Tag Archive: Amsterdam

The first official document that mentions Amsterdam is dated October 27, 1275. 

Amsterdam 742 years old Mpathy 42 years young
Check this animation about Amsterdam expension 1600-1700

Body Art

The ARC Gloria is a three-masted barque. She is a training ship and official flagship of the Colombian Navy. The Colombian Government authorized its navy to acquire a training ship in 1966. A contract was signed with the Spanish shipyard Celaya of Bilbao in October 1966, and began to be fulfilled in April 1967. The ship was commissioned on 7 September 1968 with the vessel moored at the wharf of Deusto Channel.

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The ship’s name is a reference to the national anthem, Oh gloria inmarcesible (O Unfading Glory).

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NRP Sagres (1937) is a steel-built three masted barque, with square sails on the fore and main masts and gaff rigging on the mizzen mast. Her main mast rises 42 m above the deck. She carries 22 sails totaling about 2,000 m² (21,000 ft²) and can reach a top speed of 17 knots (31 km/h) under sail. She has a sparred length of 89 m (295 ft), a width of 12 m (40 ft), a draught of 5.2 m (17 ft), and a displacement at full load of 1,755 tons.

Dar Młodzieży (“The Gift of Youth”) is a Polish sail training ship designed by Zygmunt Choreń. A prototype of a class of six, the following five slightly-differing units were built subsequently by the same shipyard for the merchant fleet of the former Soviet Union. Her sister ships are Mir, Druzhba, Pallada, Khersones and Nadezhda.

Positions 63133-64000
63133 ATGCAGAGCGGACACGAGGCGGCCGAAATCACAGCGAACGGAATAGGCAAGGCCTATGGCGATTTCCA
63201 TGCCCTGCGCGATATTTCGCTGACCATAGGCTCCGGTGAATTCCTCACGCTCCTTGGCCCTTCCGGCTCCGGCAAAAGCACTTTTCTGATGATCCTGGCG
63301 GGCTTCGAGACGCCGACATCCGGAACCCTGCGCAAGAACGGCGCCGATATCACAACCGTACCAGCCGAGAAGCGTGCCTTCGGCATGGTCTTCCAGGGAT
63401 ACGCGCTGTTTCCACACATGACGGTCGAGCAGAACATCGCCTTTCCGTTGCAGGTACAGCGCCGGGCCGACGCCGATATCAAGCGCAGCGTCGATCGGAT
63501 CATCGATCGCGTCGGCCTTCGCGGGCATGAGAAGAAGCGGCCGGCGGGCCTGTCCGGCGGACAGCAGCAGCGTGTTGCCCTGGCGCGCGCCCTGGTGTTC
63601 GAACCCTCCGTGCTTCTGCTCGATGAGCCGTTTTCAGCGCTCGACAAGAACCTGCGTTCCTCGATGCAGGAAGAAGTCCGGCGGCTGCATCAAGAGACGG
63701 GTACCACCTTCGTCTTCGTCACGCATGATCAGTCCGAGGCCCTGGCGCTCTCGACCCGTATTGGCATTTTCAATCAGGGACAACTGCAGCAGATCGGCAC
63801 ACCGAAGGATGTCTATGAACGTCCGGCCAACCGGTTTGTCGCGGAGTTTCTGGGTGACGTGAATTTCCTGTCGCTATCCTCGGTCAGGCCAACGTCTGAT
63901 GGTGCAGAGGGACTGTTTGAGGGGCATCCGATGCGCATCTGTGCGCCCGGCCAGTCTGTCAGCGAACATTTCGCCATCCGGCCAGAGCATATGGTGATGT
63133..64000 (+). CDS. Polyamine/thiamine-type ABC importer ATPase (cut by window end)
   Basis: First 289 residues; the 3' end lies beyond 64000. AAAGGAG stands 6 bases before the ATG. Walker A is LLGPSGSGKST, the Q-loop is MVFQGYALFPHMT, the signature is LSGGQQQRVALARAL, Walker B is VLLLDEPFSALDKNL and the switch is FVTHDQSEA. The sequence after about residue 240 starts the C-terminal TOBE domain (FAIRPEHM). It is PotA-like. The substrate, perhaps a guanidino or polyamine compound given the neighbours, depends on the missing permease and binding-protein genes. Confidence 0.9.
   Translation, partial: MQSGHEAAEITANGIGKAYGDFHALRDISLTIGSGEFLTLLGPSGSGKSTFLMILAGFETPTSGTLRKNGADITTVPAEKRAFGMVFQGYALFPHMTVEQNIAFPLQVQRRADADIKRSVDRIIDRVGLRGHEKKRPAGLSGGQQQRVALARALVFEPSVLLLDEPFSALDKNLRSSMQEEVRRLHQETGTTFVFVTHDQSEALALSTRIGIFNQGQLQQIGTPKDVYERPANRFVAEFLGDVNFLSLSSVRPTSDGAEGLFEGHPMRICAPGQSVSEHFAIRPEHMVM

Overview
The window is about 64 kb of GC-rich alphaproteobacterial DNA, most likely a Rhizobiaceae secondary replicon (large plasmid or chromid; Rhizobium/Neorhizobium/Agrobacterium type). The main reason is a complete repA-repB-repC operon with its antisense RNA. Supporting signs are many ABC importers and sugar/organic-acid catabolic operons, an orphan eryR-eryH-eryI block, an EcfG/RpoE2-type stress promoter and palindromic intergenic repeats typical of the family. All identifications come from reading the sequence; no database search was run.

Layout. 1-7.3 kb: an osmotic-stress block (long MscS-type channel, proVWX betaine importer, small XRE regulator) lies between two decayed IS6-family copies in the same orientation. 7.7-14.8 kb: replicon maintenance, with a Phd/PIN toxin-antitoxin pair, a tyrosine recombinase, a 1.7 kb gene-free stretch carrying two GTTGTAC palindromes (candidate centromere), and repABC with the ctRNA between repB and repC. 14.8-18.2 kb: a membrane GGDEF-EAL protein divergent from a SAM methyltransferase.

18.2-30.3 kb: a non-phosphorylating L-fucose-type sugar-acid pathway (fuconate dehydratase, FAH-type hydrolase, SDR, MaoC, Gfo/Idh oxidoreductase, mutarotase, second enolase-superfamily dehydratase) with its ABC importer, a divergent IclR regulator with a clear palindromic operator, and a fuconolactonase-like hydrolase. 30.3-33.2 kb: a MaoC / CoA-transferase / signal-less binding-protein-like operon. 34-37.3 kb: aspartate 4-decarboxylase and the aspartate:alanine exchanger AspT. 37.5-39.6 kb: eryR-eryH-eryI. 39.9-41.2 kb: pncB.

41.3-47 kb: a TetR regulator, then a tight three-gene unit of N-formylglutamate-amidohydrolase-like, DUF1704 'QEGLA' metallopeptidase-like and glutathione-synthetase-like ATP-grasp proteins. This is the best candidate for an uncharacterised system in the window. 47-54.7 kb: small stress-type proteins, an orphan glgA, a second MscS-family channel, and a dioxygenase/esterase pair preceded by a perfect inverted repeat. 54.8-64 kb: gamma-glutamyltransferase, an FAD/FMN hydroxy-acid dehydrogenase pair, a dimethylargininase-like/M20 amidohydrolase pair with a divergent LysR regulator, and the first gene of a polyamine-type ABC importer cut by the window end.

The ship was launched in November 1981 at the Gdańsk shipyard, Poland, and commissioned for service in July 1982 at Gdynia, thus replacing her forerunner Dar Pomorza. Her home port is Gdynia. The Dar Młodzieży is the first Polish-built, ocean-going sailing vessel to circumnavigate the globe (1987–88), thus repeating the famous voyage of her predecessor (1934–35).

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STS Sedov, formerly the Magdalene Vinnen II and the Kommodore Johnsen, is a 4-masted steel barque that for almost 80 years was the largest traditional sailing ship in operation.
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Götheborg is a sailing replica of an 18th-century Swedish East Indiaman and the world’s largest operational wooden sailing vessel. All sailors survived when the original ship sank off Gothenburg, Sweden, on 12 September 1745, while approaching the harbour on her return from a third voyage to China. Construction of the replica started in 1995, with the hull launched in 2003, and the rig fully tested for the first time in 2005.

Type: Sailing vessel
Tonnage: 788 GT
166 DWT
Length: 58 m (190 ft 3 in) (inc. bowsprit)
40.9 m (134 ft 2 in) o/a
40.55 m (133 ft 0 in) p/p
Beam: 11 m (36 ft 1 in)
Draught: 4.95 m (16 ft 3 in)
Depth: 6.75 m (22 ft 2 in)
Decks: 3
Installed power: 2 × 180 kW (241 hp) Volvo Penta 103 generators
Propulsion: 2 × 550 hp (410 kW) Volvo Penta diesel engines 36,000 l (9,500 US gal) of fuel
2 shafts
Sail plan: Full-rigged ship Sail area: 1,964 m2 (21,140 sq ft)
Crew: 80 (20 professional & 60 volunteers)
Armament: 10 × long guns

The Swedish East India Company was established on 14 June 1731, to trade in East Asia. The company followed the Portuguese, Dutch, Danish, French and English East India Companies. Situated in Gothenburg, the company secured a 15-year monopoly on far eastern trade, exchanging Swedish timber, tar, iron and copper for tea, porcelain and silk. The company existed for 82 years and its vessels made 131 voyages using 37 different ships. Even though the company in the end went bankrupt, it made enormous profits during most of its years in operation and influenced the history of Sweden in several ways.